How To Control Outdoor Lighting In Child Photography?

  • Light diffused by cloud normally presents little difficulty as there are no pronounced shadows and pictures can be taken from almost any angle. Observe, however, the effect of reflection from light areas in the scene and take advantage of these where possible. In direct sunlight it is safer to have the sun behind you and to one side of the camera, but more interesting effects are to be had with strong side lighting or with the sun almost facing the camera. In these cases a lens hood is essential and exposure must be calculated with special care.

  • When departing from frontal lighting the child's face may be partly or wholly in shadow. A useful trick for obtaining an exposure reading in this situation is to hold your hand vertically in such a way that the light on it resembles that reaching the child's face. A meter reading taken say, about six inches from your hand will give a quick and fairly reliable indication of the required exposure.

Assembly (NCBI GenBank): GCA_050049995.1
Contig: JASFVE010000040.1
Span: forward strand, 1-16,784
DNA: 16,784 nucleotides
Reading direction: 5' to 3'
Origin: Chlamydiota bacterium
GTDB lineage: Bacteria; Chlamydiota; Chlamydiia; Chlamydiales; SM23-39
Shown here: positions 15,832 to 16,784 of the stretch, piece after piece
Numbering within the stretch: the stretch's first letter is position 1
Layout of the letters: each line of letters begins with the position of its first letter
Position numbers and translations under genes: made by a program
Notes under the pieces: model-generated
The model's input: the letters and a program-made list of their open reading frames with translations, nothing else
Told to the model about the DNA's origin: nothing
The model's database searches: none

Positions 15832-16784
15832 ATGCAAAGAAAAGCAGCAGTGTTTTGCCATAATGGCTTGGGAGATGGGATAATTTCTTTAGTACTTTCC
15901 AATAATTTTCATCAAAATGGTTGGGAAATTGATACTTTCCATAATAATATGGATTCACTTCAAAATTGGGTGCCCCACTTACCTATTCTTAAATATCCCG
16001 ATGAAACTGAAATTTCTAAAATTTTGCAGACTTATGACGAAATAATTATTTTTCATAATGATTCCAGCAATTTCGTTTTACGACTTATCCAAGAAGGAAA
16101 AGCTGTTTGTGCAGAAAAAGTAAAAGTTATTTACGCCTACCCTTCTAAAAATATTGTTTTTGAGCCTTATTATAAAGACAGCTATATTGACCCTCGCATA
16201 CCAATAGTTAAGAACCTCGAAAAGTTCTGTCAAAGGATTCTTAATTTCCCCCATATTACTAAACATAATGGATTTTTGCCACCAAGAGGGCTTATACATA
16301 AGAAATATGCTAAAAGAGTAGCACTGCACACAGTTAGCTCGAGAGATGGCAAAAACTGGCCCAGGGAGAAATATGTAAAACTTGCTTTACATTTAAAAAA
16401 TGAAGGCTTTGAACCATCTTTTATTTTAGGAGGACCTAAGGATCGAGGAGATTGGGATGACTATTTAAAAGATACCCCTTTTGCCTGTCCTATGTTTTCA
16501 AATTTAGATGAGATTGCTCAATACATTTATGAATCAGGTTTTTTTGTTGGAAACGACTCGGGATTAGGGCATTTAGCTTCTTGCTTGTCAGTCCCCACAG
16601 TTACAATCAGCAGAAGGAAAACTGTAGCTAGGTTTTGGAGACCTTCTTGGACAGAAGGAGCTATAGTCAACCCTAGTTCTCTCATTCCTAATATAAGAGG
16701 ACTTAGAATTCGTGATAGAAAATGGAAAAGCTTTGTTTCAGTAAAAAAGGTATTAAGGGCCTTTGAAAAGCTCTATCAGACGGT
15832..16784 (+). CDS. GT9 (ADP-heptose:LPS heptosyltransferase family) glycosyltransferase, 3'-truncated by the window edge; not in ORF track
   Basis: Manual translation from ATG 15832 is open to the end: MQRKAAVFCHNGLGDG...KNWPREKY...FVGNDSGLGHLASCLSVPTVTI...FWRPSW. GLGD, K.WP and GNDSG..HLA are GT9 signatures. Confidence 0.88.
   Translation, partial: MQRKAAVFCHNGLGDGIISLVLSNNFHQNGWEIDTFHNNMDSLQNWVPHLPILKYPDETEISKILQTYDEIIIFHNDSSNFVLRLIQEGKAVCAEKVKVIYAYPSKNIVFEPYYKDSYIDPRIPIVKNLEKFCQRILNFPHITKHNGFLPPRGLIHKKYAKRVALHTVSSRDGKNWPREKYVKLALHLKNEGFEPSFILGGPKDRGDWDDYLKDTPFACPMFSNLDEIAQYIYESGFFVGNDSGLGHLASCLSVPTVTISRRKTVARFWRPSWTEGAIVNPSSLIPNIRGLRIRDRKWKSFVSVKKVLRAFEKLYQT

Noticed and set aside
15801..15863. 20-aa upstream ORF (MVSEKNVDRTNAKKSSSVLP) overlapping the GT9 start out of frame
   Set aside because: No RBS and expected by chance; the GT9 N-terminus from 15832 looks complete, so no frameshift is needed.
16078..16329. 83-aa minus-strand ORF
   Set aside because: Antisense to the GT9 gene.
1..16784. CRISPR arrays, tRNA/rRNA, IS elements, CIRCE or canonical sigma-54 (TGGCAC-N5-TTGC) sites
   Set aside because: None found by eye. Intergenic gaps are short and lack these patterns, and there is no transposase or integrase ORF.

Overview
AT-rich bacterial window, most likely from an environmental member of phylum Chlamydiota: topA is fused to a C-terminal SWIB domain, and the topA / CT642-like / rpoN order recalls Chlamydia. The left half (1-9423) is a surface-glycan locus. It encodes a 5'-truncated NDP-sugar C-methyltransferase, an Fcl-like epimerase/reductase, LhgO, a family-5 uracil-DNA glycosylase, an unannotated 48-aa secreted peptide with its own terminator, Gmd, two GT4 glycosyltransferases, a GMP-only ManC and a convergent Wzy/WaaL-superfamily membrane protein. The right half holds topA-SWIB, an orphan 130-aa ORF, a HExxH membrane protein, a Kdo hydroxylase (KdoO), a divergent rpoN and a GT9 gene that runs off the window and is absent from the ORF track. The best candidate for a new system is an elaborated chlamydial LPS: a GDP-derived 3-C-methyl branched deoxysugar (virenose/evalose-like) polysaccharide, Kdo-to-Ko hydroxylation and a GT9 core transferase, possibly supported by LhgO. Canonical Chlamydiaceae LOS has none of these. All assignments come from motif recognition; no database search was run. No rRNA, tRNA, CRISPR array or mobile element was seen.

• The long shadows of early morning or evening, especially in summer-time add considerably to the relief effect. Avoid sunlight directly behind the camera or at its height in summer. Both these conditions, producing short shadows, give 'flat' results. A photograph I took of my son at the age of three, in a cliff-top garden, with the sunlight coming across the sea from near the horizon gave almost the illusion of having been taken in a studio. A privet hedge in shadow and thrown out of focus, added to this effect.

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